Aleksey German, Russia, 2018
I’ve been in St Petersburg a lot recently (in my head), re-reading Crime & Punishment and then with this film (and I have discovered a new writer to look up). It’s set in 1971, when the city was known as Leningrad during the communist era. Russia was the USSR, and the film’s colour palette reflects the time really well – it’s all greys, muted browns and beiges.
I also really loved the composition of the shots, where a scene of a room of people, for example, is set up like a painting: people in the foreground, in the background, in profile, and all perfectly placed (see image above).
But it was quite boring. A bit mono-tonal, with no development or resolution, but maybe that was the point. It’s a portrait of a few days in the life of a writer, at a time when he is creatively frustrated, keeps getting rejected, with self-doubt and not much to do. It’s not a good time in any artist’s life and it doesn’t really make good cinema. He gets drunk a lot, has arguments with the editor, hangs out with his artist friends, fails in his relationships with (several) women…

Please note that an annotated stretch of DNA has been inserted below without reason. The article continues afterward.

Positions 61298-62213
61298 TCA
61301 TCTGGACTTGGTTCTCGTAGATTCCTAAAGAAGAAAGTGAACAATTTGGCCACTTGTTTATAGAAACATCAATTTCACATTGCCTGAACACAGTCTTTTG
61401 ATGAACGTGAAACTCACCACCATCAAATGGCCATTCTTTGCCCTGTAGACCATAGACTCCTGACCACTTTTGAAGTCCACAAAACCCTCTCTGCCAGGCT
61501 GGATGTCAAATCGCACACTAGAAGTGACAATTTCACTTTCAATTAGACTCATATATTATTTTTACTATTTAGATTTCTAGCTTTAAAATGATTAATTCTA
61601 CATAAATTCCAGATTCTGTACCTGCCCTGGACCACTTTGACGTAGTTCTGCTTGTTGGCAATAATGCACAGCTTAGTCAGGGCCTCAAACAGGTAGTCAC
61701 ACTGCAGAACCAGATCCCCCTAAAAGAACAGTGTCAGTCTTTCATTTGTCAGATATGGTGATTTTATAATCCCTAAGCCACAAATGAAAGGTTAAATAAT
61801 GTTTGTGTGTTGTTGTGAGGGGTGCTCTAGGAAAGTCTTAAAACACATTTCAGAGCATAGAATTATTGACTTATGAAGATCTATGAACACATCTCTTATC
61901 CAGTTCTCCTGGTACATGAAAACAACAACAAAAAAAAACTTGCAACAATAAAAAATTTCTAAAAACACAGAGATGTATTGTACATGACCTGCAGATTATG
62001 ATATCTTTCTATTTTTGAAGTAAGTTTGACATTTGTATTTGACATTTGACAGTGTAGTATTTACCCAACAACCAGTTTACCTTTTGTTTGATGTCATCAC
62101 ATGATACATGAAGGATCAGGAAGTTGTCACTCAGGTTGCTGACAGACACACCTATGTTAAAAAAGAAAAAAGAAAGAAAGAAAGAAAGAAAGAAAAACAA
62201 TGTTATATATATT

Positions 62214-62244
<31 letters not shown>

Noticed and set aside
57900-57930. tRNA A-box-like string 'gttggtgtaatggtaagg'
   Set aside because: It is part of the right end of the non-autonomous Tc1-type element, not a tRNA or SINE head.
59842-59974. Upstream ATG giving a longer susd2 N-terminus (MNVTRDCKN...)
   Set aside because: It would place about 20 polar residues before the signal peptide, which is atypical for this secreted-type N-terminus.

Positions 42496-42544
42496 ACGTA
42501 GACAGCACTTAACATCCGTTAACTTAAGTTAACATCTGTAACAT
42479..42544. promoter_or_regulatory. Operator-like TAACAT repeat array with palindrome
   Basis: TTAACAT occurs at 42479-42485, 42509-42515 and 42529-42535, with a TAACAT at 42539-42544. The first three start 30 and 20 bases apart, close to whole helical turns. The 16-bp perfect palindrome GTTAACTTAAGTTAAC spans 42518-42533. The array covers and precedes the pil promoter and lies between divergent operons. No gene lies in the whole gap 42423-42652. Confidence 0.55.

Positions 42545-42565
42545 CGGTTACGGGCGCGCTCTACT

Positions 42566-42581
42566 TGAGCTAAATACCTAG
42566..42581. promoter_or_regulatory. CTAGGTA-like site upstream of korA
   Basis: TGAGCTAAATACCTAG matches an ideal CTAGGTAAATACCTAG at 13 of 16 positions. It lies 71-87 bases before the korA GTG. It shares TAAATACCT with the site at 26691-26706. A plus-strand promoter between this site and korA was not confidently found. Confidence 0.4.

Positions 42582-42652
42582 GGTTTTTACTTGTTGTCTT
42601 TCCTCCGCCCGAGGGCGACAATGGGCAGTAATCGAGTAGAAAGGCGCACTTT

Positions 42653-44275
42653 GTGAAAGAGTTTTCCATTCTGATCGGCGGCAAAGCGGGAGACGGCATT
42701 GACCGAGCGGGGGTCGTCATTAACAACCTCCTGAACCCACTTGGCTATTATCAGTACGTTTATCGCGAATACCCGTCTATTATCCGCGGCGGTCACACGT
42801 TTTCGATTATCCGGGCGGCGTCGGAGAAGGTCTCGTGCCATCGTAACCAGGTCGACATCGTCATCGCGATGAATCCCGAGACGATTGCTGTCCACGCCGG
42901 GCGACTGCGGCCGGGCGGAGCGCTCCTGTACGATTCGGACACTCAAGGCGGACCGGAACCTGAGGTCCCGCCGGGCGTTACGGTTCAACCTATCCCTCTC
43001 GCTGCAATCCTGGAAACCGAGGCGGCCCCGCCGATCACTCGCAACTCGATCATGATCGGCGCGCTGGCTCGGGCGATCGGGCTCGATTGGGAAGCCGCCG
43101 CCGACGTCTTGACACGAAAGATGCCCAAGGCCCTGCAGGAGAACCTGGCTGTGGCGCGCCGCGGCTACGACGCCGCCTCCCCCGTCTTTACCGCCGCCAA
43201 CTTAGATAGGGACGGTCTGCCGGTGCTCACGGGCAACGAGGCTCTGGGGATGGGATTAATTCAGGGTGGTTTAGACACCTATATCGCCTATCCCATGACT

In fact, do writers ever make good protagonists? They live life inside their mind, so even when things are good, what they basically do is sit alone in a room, with typewriter/pen/laptop. Are there any good films about writers?
The Ghost Writer (Polanski 2010) was quite good, The Shining (Kubrick 1980) obviously; Howl (Epstein/Freedman 2010) was forgettable; Barton Fink (Coen/Coen 1991) is great and I haven’t seen it for ages; Adaptation (Jonze 2002)…
So, yes! I have disproved my own theory. There are good films about writers, but maybe fictional writers are more interesting than real ones! New theory: biopics are dull.